Which edible flowers can I use to enhance my salad mixes for market?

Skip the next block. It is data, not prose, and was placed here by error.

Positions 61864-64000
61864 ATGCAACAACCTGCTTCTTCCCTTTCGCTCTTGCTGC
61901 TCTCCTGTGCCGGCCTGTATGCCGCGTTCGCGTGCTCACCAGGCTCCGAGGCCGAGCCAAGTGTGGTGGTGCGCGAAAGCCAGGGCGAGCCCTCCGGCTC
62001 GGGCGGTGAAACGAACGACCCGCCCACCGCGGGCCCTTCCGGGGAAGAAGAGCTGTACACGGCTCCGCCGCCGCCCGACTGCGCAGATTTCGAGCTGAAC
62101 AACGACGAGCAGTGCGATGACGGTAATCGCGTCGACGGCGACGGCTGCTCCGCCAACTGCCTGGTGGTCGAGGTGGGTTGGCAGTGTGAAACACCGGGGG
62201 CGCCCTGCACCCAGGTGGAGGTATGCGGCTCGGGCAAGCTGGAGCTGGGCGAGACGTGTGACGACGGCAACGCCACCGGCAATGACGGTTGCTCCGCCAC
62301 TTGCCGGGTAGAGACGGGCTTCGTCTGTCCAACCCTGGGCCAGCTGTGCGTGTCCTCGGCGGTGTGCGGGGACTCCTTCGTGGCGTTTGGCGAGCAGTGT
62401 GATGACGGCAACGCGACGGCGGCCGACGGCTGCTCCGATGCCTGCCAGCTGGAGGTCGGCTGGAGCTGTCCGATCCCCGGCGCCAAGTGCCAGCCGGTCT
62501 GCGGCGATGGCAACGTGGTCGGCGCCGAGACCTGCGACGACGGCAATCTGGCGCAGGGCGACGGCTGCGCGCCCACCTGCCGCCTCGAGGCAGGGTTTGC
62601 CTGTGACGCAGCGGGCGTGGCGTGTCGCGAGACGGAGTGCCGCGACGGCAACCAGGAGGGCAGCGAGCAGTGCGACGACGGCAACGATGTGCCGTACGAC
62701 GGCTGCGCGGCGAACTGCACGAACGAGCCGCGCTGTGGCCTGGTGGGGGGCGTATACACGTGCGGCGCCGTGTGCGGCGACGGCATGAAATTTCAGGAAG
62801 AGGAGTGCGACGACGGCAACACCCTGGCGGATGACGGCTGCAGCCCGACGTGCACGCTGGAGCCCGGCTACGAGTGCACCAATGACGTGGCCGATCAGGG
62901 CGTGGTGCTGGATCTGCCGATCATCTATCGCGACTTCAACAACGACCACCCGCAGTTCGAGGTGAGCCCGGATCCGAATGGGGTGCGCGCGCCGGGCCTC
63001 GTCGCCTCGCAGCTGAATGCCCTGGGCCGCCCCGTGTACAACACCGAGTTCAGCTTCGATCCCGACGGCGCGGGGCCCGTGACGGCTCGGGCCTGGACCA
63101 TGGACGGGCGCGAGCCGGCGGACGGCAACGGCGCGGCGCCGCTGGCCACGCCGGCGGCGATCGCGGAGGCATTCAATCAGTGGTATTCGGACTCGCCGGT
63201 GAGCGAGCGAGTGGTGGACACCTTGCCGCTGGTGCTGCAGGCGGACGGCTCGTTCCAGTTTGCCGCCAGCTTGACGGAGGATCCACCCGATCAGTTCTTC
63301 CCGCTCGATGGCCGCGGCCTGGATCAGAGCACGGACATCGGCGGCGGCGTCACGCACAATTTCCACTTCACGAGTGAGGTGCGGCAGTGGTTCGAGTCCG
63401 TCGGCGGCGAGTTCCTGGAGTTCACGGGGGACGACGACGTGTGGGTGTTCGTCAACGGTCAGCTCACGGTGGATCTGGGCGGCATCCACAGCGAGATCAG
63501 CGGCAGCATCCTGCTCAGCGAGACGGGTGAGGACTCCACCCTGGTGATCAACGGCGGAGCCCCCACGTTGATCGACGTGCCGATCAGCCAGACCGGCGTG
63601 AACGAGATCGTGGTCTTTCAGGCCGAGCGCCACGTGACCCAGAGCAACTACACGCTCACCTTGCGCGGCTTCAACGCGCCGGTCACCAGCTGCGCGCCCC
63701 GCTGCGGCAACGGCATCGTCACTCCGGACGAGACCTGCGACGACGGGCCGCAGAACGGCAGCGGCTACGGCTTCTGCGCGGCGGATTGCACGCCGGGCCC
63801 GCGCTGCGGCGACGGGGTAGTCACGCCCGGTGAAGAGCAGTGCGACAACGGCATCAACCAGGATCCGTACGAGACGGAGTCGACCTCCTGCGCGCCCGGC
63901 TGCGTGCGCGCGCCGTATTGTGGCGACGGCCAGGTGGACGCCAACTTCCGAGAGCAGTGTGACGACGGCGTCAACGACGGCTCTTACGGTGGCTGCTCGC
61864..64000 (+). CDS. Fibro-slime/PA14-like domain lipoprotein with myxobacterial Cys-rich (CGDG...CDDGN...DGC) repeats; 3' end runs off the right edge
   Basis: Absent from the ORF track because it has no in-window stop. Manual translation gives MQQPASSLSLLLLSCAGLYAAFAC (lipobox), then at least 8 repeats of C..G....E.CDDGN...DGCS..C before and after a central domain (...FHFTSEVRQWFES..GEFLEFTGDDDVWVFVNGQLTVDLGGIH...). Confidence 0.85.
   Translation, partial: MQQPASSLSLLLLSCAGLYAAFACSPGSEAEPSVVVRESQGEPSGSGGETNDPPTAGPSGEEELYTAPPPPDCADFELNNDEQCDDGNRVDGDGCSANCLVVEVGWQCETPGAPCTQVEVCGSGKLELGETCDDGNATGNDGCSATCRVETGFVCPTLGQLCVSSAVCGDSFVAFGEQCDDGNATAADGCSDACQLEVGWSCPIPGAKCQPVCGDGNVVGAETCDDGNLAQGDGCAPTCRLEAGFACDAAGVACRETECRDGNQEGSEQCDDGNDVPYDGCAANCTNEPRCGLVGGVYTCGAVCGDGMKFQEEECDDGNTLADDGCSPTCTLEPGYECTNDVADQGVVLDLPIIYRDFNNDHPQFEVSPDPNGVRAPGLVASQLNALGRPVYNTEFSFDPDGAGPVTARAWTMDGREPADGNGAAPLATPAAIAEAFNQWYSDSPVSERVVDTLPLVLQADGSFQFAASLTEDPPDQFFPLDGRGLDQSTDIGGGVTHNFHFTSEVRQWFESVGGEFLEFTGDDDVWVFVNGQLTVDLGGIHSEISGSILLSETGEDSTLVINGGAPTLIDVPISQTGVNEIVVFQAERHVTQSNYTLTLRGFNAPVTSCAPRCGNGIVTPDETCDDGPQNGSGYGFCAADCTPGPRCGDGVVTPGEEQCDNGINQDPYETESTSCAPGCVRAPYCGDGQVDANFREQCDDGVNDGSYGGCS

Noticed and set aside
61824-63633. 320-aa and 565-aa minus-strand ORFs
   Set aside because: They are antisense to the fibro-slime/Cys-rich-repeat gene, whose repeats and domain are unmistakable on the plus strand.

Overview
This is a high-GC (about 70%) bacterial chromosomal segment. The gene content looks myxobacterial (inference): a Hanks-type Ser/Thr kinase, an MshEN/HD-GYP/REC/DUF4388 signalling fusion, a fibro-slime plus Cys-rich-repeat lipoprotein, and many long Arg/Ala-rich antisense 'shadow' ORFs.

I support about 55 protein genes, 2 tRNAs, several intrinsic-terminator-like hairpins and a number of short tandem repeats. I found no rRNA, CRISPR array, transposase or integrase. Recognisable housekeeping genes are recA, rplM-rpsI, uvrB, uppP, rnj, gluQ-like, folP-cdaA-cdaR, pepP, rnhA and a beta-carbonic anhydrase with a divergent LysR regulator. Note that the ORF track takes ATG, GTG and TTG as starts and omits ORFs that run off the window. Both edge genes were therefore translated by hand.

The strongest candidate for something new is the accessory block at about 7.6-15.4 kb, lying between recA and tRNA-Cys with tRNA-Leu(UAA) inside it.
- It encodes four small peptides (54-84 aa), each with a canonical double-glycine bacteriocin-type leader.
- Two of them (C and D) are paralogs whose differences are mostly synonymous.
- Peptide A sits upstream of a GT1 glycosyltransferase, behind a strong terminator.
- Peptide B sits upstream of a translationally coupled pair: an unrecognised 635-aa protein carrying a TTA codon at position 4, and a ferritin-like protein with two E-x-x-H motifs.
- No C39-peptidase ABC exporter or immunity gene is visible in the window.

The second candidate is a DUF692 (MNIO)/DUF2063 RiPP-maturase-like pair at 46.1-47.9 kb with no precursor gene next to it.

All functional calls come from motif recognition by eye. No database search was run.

Answer: Value-added products, like mesclun mixed with calendula flowers, can generate excitement in the consumer and added income for the grower. Since many people are unfamiliar with using edible flowers, it is always a good idea to provide free samples and recipes. Remind your customers that edible flowers mixed in summer salads create unique colors and tastes. Often, customers will use these flowers for special events?placing crystallized violets on wedding cakes, for example. It is up to the grower to remind consumers of these special uses. As for pricing, the grower must decide what the market will bear.Edible flowers can be used as a diversification strategy. Edibles are usually grown in conjunction with cut flowers, herbs, and specialty lettuces, in order to complement them and create opportunities for value-added products.There are perhaps 100 types of common garden flowers that are both edible and palatable. Many seed catalogs offer edible flower selections, complete with descriptions and recipes. Some of the more popular edible flowers include:Bachelor buttonBee balmBorageCalendulaChamomileChive flowersDandelionDaylilyDianthusHibiscusHollyhockImpatiensLilacMarigoldMintNasturtiumPansyRosesSageSquash blossomVioletFlowers are rich in nectar and pollen, and some are high in vitamins and minerals. For instance, roses?especially rose hips?are very high in vitamin C, marigolds and nasturtiums contain vitamin C, and dandelion blossoms contain vitamins A and C. Flowers are also nearly calorie-free.For more information, see ATTRA publication Edible Flowers, at https://attra.ncat.org/attra-pub/summaries/summary.php?pub=38. This publication discusses some of the basic production and marketing concerns for edible flowers and offers some cautions on non-edible or toxic flowers. Also included are sources of additional information on edible flowers, in print and on the Internet.